The Lost Roman Fort of Hincaster (Background: Hincaster)

Canal tunnel at Tunnel Hill, Hincaster

Was there a Roman Fort at Hincaster?  The place-name element ‘caster’ usually means the Anglo-Saxons recognised a site as Roman – but there is now no trace of a fort there.

Hincaster is recorded in Domesday as Hennecastre – so the name goes back to Anglo-Saxon times. Where the Anglo-Saxons recognised Roman origins for a place, they often incorporated the element ‘chester’ into the place-name they gave to it, derived from the Latin ‘castrum’ meaning an encampment or fort. In areas which came to be dominated by Norse speakers, (who did not have the ‘ch’ sound) this came to be pronounced ‘caster’.  And so we have, to the south, Chester, Manchester and Ribchester -  but a little further north we have Lancaster, Muncaster – and Hincaster. So it is likely the Early English settlers at Hincaster saw some building(s) or ruins which they recognised as Roman – but no trace remains of them today.

It seems most unlikely that there would have been two forts only 6kms apart  – but it is possible that a small fort or fortlet was first established at Hincaster, then moved to the better site at Watercrook.  Possibly something remained at the abandoned fort site – perhaps a mansio (an official stopping-place on the Roman road) – or (unlikely) a villa.

No trace of buildings has ever been found here – but when the M6 was being built, a collection of Roman pottery was spotted in a dump of topsoil taken from somewhere in the vicinity of Tunnel Hill.  The pottery was second-century Samian ware, and was thought to have come from a military context, rather than from a Romano-British site. More Samian was found in a cutting for the motorway on the far side of Tunnel Hill, so if there were Roman buildings, that would seem to have been their most likely location – but neither masonry nor earthworks have ever been spotted.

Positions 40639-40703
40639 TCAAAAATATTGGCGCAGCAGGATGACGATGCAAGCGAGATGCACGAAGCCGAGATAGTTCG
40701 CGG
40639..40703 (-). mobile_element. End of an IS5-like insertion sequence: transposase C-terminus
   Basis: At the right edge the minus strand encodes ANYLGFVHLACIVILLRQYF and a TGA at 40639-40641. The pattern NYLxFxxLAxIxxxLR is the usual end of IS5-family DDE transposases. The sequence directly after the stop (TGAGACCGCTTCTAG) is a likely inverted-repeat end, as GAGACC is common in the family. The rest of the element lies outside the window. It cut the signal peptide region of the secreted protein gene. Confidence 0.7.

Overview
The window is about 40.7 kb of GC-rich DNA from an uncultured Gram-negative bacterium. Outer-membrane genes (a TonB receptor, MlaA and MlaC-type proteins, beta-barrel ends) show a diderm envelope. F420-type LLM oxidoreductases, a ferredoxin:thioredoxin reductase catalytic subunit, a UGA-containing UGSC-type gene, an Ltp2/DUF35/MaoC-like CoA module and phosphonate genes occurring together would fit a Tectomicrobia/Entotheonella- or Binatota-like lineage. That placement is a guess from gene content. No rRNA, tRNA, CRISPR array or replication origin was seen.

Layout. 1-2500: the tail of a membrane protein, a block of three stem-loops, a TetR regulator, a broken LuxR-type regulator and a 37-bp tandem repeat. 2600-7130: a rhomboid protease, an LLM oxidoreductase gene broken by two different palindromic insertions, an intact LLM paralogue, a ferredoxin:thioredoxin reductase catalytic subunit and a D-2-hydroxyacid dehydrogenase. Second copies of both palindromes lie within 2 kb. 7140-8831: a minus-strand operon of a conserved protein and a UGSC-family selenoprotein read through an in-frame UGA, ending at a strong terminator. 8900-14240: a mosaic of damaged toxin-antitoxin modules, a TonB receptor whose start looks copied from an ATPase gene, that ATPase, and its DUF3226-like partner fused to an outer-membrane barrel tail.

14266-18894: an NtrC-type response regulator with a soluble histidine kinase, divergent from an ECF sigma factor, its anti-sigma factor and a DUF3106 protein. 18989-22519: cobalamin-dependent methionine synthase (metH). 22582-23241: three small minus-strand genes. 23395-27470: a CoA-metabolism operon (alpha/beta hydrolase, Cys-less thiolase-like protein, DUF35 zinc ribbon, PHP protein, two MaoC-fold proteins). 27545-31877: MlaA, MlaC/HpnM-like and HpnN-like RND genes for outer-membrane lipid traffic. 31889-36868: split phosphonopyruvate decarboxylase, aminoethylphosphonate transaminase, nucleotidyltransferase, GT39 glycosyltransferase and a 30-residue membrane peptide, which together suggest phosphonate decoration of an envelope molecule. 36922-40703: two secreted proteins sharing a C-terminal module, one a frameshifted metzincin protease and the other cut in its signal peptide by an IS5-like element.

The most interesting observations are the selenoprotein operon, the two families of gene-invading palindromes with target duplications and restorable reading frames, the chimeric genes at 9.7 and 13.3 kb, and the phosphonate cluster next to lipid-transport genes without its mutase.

The line of the Roman road from Lancaster to Watercrook, unfortunately, has not been established for certain. It is generally assumed to have run up through Beetham-Milnthorpe-Heversham-Leasgill-Levens Bridge, the line later followed by the old A6 (before the by-passes).  But what if the original line ran up through Ackenthwaite and Woodhouse to Hincaster, Sedgwick, Natland and Watercrook?  Moreover the 19th century antiquary Richard Ferguson thought that ‘above Hincaster the [Roman] road can be traced along various narrow lanes through part of the township of Stainton’ – which is even further over to the east. 

Today, the road from Hincaster to Sedgwick is called Well Heads Lane – and if any sign of that Roman fort is ever to be found, it would seem most likely to be in the low ground between Tunnel Hill and Sellet Hill, in the vicinity of that lane. 


Text by Bill Shannon

Photo of the canal tunnel at Tunnel Hill, Hincaster, by Bill Shannon. 

T W Potter, ‘A Roman Site at Hincaster, Westmorland’, TrCWAAS, vol75, 1975, pp.376-77

Richard S Ferguson, A History of Westmorland, London, (1894), p.35.

For details of the Roman roads, see


To find out more about the history of the Township of Hincaster, click here.